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Always it is essential to consider the Elizabethan Chain of Being when reading Shakespeare's plays, for the structure of the plot, the mental states of the characters, the imagery and fate all are informed by this established order of the universe. Thus, the calm or turbulence of the weather is an effect of the balance or imbalance of this universe. Disruptions in the Chain of Being are, then, reflected in disruptions in what is beneath the moon and in nature.
In Julius Caesar, for instance, after Cassius convinces Brutus to enter into the conspiracy against Caesar, their leader, supernatural happenings begin--heaven dropping fire, an owl hooting in the marketplace at noon, etc. Then, on the night before Caesar's assassination, his wife Calpurnia dreams of "horrid sights": "A lioness hath whelped in the streets"; "...graves have yawned, and yielded up their dead"; "ghosts did shriek and squeal about the streets...."(2.2). These are all a result of the upsetting of the balance of the universe.
And, yet, while the weather disturbances are consequential, they can also be prophetic as, for example, in Othello. In Act II, Scene 1, there is a storm, signifying the diabolical intentions of Iago and symbolizing, as well as presaging, the turbulence to come in the lives of Othello and Desmonda:
Cassio’s comment that “Tempests themselves … the guttered rocks … congregated sands, / Traitors … as having a sense of beauty, do omit / Their mortal natures” personifies a treacherous sea with a benevolent nature in sparing Desdemona. This image contrasts the malevolent nature of Iago who is a traitor sparing no one to undo Othello [Enotes]
Certainly, in Macbeth, there is demonstrated the three interlocking parts of the Chain of Being that correspond to each other--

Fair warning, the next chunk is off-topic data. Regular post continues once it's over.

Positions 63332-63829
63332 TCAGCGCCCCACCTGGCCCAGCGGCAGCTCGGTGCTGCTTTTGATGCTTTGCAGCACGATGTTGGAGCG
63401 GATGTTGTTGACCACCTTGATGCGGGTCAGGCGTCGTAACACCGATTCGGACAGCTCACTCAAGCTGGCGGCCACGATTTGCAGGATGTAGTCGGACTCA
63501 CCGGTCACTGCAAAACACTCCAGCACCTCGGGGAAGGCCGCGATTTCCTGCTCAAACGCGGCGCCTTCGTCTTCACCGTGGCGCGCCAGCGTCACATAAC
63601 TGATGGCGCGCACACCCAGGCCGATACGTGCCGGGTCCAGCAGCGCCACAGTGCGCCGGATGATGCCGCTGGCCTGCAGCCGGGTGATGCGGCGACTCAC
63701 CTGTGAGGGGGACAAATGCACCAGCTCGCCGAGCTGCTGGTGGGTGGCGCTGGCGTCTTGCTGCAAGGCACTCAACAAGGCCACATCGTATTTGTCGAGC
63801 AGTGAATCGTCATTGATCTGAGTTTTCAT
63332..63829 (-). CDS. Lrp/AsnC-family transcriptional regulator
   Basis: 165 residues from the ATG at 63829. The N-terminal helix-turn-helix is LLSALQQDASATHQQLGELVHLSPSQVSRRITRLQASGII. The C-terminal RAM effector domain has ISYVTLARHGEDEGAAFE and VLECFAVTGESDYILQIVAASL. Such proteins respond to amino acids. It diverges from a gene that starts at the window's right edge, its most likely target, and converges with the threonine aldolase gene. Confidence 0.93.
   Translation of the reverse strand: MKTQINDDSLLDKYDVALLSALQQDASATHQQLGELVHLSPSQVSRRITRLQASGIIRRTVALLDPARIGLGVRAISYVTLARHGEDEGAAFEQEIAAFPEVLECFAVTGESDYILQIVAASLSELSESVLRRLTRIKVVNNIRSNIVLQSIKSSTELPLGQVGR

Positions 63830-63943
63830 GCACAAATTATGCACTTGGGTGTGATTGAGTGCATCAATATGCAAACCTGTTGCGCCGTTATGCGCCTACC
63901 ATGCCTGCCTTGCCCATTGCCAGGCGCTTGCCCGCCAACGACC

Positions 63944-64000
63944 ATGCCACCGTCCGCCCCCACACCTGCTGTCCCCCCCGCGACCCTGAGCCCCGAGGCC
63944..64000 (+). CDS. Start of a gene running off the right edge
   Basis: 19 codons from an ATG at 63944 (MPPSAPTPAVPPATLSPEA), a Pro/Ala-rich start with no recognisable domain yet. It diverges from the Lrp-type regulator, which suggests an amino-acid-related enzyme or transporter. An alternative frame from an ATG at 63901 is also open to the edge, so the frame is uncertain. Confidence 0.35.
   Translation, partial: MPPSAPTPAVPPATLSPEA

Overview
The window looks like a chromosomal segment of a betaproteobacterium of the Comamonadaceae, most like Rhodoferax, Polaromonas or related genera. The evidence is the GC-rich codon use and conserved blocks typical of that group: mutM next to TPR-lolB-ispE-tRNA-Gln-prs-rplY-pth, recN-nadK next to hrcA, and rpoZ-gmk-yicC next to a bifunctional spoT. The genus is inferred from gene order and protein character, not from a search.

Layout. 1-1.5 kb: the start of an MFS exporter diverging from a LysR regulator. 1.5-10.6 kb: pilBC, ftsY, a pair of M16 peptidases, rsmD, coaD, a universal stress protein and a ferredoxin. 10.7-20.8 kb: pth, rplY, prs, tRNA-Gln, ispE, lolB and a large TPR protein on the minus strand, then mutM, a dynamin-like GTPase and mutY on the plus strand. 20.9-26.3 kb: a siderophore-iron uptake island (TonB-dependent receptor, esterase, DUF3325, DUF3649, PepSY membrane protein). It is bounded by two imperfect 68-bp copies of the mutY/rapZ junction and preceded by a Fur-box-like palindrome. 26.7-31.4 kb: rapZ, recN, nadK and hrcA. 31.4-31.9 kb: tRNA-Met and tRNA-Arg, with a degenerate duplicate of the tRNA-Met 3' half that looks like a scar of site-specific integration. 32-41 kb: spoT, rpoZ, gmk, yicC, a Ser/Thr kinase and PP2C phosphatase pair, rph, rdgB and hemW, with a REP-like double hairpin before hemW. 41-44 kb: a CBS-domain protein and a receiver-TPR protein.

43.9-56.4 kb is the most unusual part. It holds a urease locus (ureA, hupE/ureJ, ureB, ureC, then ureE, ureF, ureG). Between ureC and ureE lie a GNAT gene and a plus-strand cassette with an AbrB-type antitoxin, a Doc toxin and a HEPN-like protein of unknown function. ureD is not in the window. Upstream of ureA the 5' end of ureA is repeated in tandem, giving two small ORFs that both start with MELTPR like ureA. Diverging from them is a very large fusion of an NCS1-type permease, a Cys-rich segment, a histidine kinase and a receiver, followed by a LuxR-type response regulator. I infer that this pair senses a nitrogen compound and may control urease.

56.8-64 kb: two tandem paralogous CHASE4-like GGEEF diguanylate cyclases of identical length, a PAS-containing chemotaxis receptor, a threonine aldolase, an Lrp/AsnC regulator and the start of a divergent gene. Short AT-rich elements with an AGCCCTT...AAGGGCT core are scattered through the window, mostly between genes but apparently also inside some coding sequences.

- the Macrocosm - Heavenly Bodies, the supernatural
- the Microcosm - the semi-divine king, humans
- the Body Politic - the kingdom acts as a social institute and includes the citizens and the government--
and, it is paramount to realize one's place in this hierarchy and not seek to rise above it through "unholy ambition." Hubris, therefore, is against the harmony of the universe and its structure. So, when Macbeth is tempted by the supernatural forces to aspire to being a king, he commits the egregious act of "unholy ambition." Moreover, the worst kind of pride, his regicide of Duncan, causes a great disturbance in the Macrocosm as well as disruption of the Microcosm. Therefore, much of the action in Macbeth takes place in the "thick night" of dark castles as shadowy figures appear, storms brew, woods move, and "nothing is what is not."
Macbeth's "vaulting ambition" and "villainies of nature," spurred by the prophesies of the "three sisters," ignite storms and phantasmagoric realms. In fact, whenever the evil sisters meet there are storms:
When shalll we three meet again?
In thunder, lightning, or in rain? (1.1.1-2)
On the night that Macbeth murders Duncan, there are storms, signifying the disruption of the Chain of Being. Outside Macbeth's castle, Ross alludes to the unnaturalness of the weather to an Old Man:
Ha, good father,Thou seest the heavens, as troubled with man’s act,Threatens his bloody stage. By th' clock ’tis day,And yet dark night strangles the travelling lamp.Is ’t night’s predominance or the day’s shameThat darkness does the face of Earth entombWhen living light should kiss it? (2.4)
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